Published on December 11th, 2011 | by Jenah0
Welcome Stephany Simmons
S.S. – I was born and raised in Dallas, TX. My favorite thing about Dallas is the Oak Cliff area that my books are set in. It’s like no other place in the city. The diversity and characters you’ll find there is amazing. It’s like a city in itself.
As a child, what did you want to be when you grew up? How has that childhood dream affected your career?
S.S. – I wanted to be part of the Scooby gang so badly I could hardly stand it. When I realized that dream was never going to happen, I started rounding up my cousins and kids from the neighborhood, making up stories for us to investigate. Eventually, I started writing those stories down.
Tell us about your latest book. Do you have anything new in the works and can you tell us a bit about it?
S.S. – My latest book, Voodoo Dues is the first in a planned Urban Fantasy series about a pair of unlikely heroes helping others deal with paranormal problems. I’m currently working on the second novella in the series, titled Vampire Blues.
Why did you write this book?
S.S. – The simple answer is because it was fun. I’d gone through a period of forcing myself to write something I thought would sell. That was like slogging through muck. When Lian and Figg started knocking on the inside of my skull, begging to be written, it was a relief to write something that was a little scary and fun all at the same time.
How did you come up with the title?
S.S. – At the time, I didn’t give it much thought. Oddly enough, after I published, I realized that Voodoo Dues is also the name of a now defunct World of Warcraft quest.
How did you choose your genre?
S.S. – I’ve loved Urban Fantasy since before it was labeled that. The idea of the monsters and mythological beasties living among us is fascinating. The possibilities are almost endless.
What inspired you to be a writer?
S.S. – Lots of things have inspired me to keep at it over the years, but if I look all the way back to the beginning, the inspiration definitely came from my mother. She made sure I could read before I started school. The other part of the equation, was being an only child, dependent on my imagination for entertainment. Writing down my stories seemed to flow from there.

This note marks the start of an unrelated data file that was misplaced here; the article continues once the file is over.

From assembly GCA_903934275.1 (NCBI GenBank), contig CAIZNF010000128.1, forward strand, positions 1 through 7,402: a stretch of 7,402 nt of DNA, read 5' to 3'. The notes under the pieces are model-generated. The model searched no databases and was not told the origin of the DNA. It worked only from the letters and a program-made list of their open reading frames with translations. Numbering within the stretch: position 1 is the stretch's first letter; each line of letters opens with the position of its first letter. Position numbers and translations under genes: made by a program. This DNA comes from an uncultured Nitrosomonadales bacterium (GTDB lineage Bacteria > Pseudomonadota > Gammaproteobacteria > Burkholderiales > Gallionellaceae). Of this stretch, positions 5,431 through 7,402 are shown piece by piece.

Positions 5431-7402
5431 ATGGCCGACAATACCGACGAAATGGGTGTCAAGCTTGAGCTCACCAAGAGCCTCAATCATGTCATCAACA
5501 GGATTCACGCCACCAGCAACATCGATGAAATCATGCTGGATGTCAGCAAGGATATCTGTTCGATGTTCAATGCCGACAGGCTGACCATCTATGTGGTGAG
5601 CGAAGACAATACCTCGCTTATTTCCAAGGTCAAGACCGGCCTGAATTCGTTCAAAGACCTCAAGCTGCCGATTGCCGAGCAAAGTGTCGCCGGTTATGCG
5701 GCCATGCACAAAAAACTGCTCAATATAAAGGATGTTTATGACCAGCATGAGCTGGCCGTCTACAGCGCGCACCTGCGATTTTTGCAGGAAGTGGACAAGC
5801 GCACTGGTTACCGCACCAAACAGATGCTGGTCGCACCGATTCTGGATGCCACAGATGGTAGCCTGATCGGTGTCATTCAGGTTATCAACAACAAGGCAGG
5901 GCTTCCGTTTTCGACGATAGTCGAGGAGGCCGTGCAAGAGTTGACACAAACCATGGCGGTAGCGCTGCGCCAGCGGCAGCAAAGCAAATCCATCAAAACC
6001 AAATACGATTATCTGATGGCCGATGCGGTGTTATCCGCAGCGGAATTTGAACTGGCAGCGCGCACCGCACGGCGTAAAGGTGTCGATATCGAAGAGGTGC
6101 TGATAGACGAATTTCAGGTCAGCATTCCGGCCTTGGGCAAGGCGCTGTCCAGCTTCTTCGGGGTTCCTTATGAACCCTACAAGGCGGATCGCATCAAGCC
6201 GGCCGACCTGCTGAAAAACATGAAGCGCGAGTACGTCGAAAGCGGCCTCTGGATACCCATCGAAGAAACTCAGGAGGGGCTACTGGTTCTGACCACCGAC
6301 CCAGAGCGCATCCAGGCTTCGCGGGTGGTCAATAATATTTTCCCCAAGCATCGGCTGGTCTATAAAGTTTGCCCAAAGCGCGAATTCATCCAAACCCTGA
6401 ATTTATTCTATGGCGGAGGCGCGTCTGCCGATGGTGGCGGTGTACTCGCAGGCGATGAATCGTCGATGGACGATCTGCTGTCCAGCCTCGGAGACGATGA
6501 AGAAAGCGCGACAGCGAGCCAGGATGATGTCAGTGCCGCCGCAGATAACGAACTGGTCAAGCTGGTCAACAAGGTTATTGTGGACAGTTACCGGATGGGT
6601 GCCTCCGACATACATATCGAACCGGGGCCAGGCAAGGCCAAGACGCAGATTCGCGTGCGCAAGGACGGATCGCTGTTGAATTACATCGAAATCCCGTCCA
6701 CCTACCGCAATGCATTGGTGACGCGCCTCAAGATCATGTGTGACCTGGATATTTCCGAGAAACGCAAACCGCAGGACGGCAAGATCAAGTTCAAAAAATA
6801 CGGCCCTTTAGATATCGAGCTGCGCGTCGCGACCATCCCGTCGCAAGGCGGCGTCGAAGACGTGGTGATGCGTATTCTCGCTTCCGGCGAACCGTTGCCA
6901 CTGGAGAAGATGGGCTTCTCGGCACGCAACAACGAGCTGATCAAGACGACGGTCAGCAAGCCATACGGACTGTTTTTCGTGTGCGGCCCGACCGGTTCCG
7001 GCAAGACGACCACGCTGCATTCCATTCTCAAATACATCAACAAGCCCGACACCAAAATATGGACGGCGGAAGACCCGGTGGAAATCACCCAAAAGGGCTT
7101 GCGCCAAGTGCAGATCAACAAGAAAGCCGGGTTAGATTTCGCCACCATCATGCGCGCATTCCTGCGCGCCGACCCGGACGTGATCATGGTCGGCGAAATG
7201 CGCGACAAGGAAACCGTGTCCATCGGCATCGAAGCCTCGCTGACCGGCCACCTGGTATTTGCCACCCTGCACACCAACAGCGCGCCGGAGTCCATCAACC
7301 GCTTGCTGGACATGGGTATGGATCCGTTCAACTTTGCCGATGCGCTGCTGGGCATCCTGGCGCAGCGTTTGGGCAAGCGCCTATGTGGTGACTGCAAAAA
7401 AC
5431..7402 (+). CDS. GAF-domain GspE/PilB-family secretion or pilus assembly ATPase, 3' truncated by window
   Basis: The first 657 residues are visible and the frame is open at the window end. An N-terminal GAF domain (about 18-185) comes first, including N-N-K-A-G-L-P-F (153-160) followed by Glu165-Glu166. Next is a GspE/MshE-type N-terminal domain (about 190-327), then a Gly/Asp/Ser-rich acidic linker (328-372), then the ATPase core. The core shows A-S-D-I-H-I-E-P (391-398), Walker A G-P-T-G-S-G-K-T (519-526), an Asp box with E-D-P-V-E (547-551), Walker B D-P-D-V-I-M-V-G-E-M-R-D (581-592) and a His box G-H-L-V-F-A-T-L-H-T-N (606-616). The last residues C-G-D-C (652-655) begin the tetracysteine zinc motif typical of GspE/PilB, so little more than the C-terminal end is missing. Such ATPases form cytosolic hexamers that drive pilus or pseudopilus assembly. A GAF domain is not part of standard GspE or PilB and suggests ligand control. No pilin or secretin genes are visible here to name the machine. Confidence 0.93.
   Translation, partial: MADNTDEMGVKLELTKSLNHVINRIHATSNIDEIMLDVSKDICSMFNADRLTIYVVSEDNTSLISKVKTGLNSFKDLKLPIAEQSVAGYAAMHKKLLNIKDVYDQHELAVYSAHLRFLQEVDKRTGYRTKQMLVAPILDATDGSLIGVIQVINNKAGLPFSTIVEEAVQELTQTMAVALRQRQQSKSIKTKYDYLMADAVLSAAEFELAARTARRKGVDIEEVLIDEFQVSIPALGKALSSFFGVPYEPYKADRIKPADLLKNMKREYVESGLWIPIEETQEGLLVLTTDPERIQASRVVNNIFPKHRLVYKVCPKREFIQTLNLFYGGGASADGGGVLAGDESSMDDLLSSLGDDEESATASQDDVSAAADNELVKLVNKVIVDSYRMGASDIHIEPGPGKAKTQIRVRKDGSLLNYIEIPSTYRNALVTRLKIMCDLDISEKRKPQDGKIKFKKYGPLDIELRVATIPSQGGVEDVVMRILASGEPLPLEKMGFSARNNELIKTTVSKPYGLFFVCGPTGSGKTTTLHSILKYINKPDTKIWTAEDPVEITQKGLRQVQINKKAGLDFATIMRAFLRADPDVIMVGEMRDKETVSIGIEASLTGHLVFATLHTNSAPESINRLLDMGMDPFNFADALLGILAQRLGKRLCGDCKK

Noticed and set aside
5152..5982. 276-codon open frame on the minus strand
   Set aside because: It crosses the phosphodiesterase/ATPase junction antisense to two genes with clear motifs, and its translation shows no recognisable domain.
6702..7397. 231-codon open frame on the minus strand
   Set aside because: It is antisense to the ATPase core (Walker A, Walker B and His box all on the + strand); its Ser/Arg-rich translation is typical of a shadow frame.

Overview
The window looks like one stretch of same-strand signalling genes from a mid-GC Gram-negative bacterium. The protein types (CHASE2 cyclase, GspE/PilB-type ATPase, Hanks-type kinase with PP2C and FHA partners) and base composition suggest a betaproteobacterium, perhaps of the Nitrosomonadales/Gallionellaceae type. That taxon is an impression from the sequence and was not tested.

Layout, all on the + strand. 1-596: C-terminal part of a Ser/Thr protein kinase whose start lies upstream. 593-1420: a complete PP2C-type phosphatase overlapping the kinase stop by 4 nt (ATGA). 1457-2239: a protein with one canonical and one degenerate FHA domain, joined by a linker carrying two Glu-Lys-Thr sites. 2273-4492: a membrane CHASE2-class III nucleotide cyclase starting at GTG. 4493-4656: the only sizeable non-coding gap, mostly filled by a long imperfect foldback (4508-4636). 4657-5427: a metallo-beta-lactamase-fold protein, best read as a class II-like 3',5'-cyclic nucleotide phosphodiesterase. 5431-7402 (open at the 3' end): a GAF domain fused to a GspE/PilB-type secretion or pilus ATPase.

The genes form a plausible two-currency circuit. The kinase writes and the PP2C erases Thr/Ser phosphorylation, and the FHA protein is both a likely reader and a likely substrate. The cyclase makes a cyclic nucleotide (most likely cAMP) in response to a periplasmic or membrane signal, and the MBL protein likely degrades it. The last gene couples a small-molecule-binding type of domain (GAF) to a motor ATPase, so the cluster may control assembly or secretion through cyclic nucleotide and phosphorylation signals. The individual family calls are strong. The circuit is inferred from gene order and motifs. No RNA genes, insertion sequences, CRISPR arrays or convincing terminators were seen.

Who is your favorite character in your books? Why?
S.S. – That’s a tough one. They’re all remarkable in one way or another, but if I have to choose, I’m going with my female lead, Eleanor Figg. She comes into Voodoo Dues completely unaware that magic and other races exist. She’s a normal human who is made extraordinary by her gung-ho determination and compassion for those in need. Her significant skill with firearms doesn’t hurt.
Have you ever used contemporary events or stories “ripped from the headlines” in your work?
S.S. – Not yet!
Is there anything you find particularly challenging about writing?
S.S. – The hardest part for me is avoiding distraction.
What advice would you give to writers just starting out?
S.S. – Writing it is the easy part.
S.S. – I refuse to acknowledge writer’s block. I find that just pushing through, writing anything, however uninspired it may be works just fine. Later, in the re-read, I often find that it wasn’t as bad as I thought it was when I was writing it.
Who is your favorite author and why? What books have most influenced your life?
S.S. – I love Christopher Moore, his sense of humor is wonderful.
Laurell K. Hamilton’s Guilty Pleasures was a huge influence because it was the first time I read shapeshifters written as a race instead of a cursed Wolfman type of character. It opened up a whole new world of imagination for me.
How did you deal with rejection letters?
S.S. – Early on, I decided to self-publish. I suspected that Voodoo Dues was not mainstream enough to get the attention of big publishing and I didn’t want to wait months or even years to find an agent who was willing to take it on.
What tools do you feel are must-haves for writers?
S.S. – Determination and a willingness to work for your success.
What’s the weirdest thing you’ve ever done in the name of research?
S.S. – Trying to pry a shotgun shell apart by hand.
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